Young people’s mental health: failed by the system

Picture of Jonny Benjamin, a white man with stubble in a thick blue jacket with a furry collarBBC Three: Failed by the NHS

Last night there was a documentary on BBC Three about young people whose mental health conditions went untreated for months or years by the NHS mental health services, including in cases where they were experiencing severe psychosis and were at risk of killing themselves. The programme was part of the same “It’s a Mad World” season as Don’t Call Me Crazy, which I reviewed here three weeks ago, and the presenter, Jonny Benjamin, suffers from schizoaffective disorder and has been running a YouTube channel about his conditions (he also has Crohn’s disease) for three years and works for a TV production company (he is interviewed by Mind’s Time to Change here). As great as this documentary was, the title feeds into a media culture of blaming “the NHS” for things that are wrong with the health system, and plays into the hands of those who want to destroy or privatise it.

Jonny interviewed a number of young people who had various mental health problems including bipolar disorder, chronic anxiety and OCD, several of whom had found difficulty accessing services at all or been treated inappropriately. He identified three main areas — GPs, Accident and Emergency and the Child and Adolescent Mental Health Services (CAMHS) themselves — as places where oversights and serious mistakes are made. He spoke to a family whose son had killed himself after repeatedly trying and failing to get treatment for his suicidal thoughts, to a man with OCD who had a serious crisis after being over-prescribed fluoxetine (Prozac) by a GP, to a woman with an eating disorder who had been in several hospitals and had only been treated for her weight loss, not for her underlying condition, and a woman who had been given an appointment with CAMHS which fell four days after her 18th birthday, was refused the service and had to beg to be seen. He himself spent time in a private psychiatric unit but felt he wasn’t getting better, and ran away and nearly killed himself. Many of them had been left to deal with their problems on their own, and in some cases their lives were saved by the intervention of friends or even strangers rather than by professionals.

Picture of Dr Ranj Singh, a young South Asian man wearing a turcquoise V-neck sweater with a white shirt underneath, who has his hands raised in front of him as he speaksTowards the end of the programme, he interviewed Dr Ranj Singh from the South London Healthcare NHS Trust, who made the point that “everything requires funds”, that there are cuts being made everywhere and thresholds and referral criteria are changing and that the people who suffer because of that are the patients that need the greatest care. However, that does not wholly explain incidents of incompetence, such as over-prescribing a potent anti-depressant, and attitudes towards teenage mental health may play a part in refusal of treatment or inappropriate treatment, such as that it’s just teenage hormones or over-reaction. We already know that such attitudes result in people (children, teens and adults) being treated for non-existent mental health conditions when they were in fact physically ill, so we cannot blame funding for health professionals’ attitudes, although changing them would require training, and thus funding.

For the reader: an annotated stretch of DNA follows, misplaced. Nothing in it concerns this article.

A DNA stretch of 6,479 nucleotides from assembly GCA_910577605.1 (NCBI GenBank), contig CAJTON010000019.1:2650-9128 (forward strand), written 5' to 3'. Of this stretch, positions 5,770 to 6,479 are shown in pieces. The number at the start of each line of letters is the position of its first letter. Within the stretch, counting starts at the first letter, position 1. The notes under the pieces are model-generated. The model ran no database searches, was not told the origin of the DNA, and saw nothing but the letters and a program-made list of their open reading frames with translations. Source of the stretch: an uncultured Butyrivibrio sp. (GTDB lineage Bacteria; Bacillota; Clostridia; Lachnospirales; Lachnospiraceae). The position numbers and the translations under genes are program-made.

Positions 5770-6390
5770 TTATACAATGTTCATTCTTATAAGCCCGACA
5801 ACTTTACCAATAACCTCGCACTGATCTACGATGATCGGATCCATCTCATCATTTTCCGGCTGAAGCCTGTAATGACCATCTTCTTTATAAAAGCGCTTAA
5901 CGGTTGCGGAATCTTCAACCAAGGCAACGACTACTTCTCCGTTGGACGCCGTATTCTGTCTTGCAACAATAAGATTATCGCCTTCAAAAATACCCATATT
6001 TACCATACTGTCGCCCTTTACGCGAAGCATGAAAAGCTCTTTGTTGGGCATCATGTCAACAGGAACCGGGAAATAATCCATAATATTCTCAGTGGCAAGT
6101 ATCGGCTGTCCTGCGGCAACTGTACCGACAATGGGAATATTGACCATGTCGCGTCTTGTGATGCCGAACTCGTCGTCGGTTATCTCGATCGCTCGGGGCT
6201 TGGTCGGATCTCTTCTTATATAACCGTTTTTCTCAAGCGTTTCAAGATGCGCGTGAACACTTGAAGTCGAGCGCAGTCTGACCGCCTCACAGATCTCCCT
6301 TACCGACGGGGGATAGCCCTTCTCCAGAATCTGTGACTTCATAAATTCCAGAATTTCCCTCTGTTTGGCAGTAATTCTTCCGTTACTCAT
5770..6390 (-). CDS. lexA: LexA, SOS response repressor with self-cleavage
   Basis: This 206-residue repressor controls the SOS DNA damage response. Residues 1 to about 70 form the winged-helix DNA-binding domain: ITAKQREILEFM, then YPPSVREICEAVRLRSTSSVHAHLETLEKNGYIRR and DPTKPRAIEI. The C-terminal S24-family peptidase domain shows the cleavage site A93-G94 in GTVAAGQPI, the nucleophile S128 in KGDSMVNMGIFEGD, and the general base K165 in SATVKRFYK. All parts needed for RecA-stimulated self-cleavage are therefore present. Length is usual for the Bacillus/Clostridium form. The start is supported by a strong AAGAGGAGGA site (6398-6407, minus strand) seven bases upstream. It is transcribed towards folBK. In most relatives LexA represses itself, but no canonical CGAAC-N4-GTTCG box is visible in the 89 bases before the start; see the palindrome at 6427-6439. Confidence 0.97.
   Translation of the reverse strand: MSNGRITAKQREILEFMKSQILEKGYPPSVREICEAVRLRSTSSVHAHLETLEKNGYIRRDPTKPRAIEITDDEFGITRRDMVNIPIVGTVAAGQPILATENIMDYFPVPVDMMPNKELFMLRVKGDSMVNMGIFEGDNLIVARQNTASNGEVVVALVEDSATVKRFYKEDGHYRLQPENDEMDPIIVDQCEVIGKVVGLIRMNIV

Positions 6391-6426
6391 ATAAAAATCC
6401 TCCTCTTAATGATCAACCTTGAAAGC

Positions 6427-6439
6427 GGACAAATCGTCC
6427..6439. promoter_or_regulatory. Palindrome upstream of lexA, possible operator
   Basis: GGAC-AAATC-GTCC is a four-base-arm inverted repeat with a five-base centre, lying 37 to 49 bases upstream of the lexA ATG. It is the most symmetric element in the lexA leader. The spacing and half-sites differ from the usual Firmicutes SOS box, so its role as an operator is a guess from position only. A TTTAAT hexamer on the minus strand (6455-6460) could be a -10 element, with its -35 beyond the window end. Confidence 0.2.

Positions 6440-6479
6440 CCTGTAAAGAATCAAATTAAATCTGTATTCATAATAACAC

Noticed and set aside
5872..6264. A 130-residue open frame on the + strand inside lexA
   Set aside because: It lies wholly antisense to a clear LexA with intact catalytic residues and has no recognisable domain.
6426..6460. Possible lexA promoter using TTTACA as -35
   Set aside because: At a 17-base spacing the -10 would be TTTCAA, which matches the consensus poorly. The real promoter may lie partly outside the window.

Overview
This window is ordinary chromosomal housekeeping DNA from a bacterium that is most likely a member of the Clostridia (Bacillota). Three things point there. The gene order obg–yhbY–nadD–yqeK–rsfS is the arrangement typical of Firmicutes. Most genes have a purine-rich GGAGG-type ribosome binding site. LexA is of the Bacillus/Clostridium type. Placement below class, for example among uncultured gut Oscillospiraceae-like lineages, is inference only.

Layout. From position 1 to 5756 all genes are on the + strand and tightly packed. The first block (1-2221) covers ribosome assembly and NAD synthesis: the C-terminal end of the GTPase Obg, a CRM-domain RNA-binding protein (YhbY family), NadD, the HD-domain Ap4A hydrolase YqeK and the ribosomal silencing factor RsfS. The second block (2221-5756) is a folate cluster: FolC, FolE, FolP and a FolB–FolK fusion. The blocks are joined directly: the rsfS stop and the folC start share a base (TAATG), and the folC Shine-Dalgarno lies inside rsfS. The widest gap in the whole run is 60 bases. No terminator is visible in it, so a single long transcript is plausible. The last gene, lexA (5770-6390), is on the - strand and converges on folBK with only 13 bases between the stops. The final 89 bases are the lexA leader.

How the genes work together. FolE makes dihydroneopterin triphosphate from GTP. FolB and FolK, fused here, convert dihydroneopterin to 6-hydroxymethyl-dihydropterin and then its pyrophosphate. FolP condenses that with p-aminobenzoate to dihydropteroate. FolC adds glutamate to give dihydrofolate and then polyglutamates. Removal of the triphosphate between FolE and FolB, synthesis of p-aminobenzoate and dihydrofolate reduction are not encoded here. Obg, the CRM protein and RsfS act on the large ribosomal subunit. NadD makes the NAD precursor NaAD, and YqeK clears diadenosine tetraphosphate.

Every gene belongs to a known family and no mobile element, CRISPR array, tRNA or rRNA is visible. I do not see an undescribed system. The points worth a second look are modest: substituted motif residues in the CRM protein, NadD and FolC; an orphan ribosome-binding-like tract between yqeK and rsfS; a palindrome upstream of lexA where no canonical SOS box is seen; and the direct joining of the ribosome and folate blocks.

I think the choice of title was unfortunate, because right now the media is full of horror stories about NHS hospitals, at a time when, not coincidentally, there is a Tory government which is looking to privatise whole sections of it. As Sue Marsh, who has been an NHS service user most of her life because of a severe case of Crohn’s disease, wrote recently, she had been trying to raise awareness of poor patient care in some British hospitals for years, having experienced a lot of it herself, but nobody cared until a Tory government wanted to privatise it. It is possible to hate cruelty and poor care (thought there were no cases of actual abuse discussed in this programme) while still appreciating the NHS. As I commented: the NHS is a funding model, in which healthcare is funded out of general taxation rather than by private insurance as in the USA (unless you happen to be elderly or a disabled person lucky enough to get a Medicaid waiver), and we need to separate the idea of the NHS from the practices of particular health trusts, doctors or hospitals. Without the NHS, we would still be refused care on funding grounds, such as if we did not have the right insurance, and still have the same problems with abusive or dismissive healthcare professionals, only we would have to pay for their ‘services’ upfront. This programme should not have been called “Failed by the NHS” anyway as one of the cases discussed involved a private hospital, and the NHS services’ failures were partly because of lack of funds. “Failed by the System” would have been a better title.

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